Hits & Misses | Mexicans, Mitt & Taco Carts | News | Salt Lake City | Salt Lake City Weekly
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Hits & Misses | Mexicans, Mitt & Taco Carts



Hispanic Utah
Like your secure Utah job as the rest of the country heads into a depression? How about your home value, which continues to appreciate in the Beehive State while the rest of the country defaults on mortgages? Thank a Mexican immigrant. According to November’s annual population report, Utah’s resilient economy was driven by a population influx that brought more people to Utah last year than during any previous year in state history. Many of the 44,000 new residents came to build homes for the 53,000 new babies. The state’s population has reached 2.7 million. Population researchers say 20 percent of the new residents are Hispanic, and about half of those are undocumented. It’s time for Utahns to bone up on their Spanish, and learn to say gracias.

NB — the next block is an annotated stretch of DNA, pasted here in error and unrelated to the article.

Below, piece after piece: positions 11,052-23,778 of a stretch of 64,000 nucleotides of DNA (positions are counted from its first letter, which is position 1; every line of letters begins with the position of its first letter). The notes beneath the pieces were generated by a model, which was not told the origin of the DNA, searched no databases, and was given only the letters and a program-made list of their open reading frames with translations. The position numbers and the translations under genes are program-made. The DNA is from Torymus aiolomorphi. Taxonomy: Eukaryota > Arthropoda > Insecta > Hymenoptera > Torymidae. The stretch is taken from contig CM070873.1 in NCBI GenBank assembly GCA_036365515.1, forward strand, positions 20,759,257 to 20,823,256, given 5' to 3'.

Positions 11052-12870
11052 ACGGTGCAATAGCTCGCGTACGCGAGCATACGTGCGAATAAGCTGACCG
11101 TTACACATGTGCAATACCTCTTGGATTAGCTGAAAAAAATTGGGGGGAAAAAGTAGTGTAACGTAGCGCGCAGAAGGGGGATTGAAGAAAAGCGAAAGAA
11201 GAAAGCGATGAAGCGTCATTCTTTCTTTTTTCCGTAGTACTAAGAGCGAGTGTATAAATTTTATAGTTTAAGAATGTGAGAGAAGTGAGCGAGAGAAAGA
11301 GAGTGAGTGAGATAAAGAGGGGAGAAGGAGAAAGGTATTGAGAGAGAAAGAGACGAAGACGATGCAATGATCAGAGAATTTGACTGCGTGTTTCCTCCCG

Mitt and Muslims
Prepping to explain Mormonism to the world, Mitt Romney—by all accounts except his own—says he won’t consider a qualified Muslim for a cabinet post because of the small population of American Muslims. The correct politician’s answer would have been to say he’d go with the best-qualified candidate, no matter what religion. Romney didn’t give that answer because his anti-“Jihadist” presidential run is about appealing to small-minded bigots who think Muslims have horns—the same folks spreading the Internet lie that Barack Obama is Muslim. Now, Romney has the gall to give a “JFK speech” to explain that Mormons—another religious minority—are just like everybody else. Even for a master flip-flopper, that’s a tall order.

Taco Talks
Salt Lake City’s taco carts won’t be swept from the street without a fight. Protesting City Council regulations that will make street vending a practical impossibility come January, Centro Civico Mexicano correctly notes that city rules unfairly target taco carts for extinction in favor of other, non-Hispanic businesses. John Renteria, a one-time mayoral candidate, notes no street vendors were asked for input before the City Council passed its anti-taco ordinance. City employees appear concerned and will be conducting sessions about the new rules in Spanish. Hopefully, the attention will cause the council to rethink the street-vendor regulations and write new rules that balance the interests of all city residents, regardless of whether or not they speak the council’s language.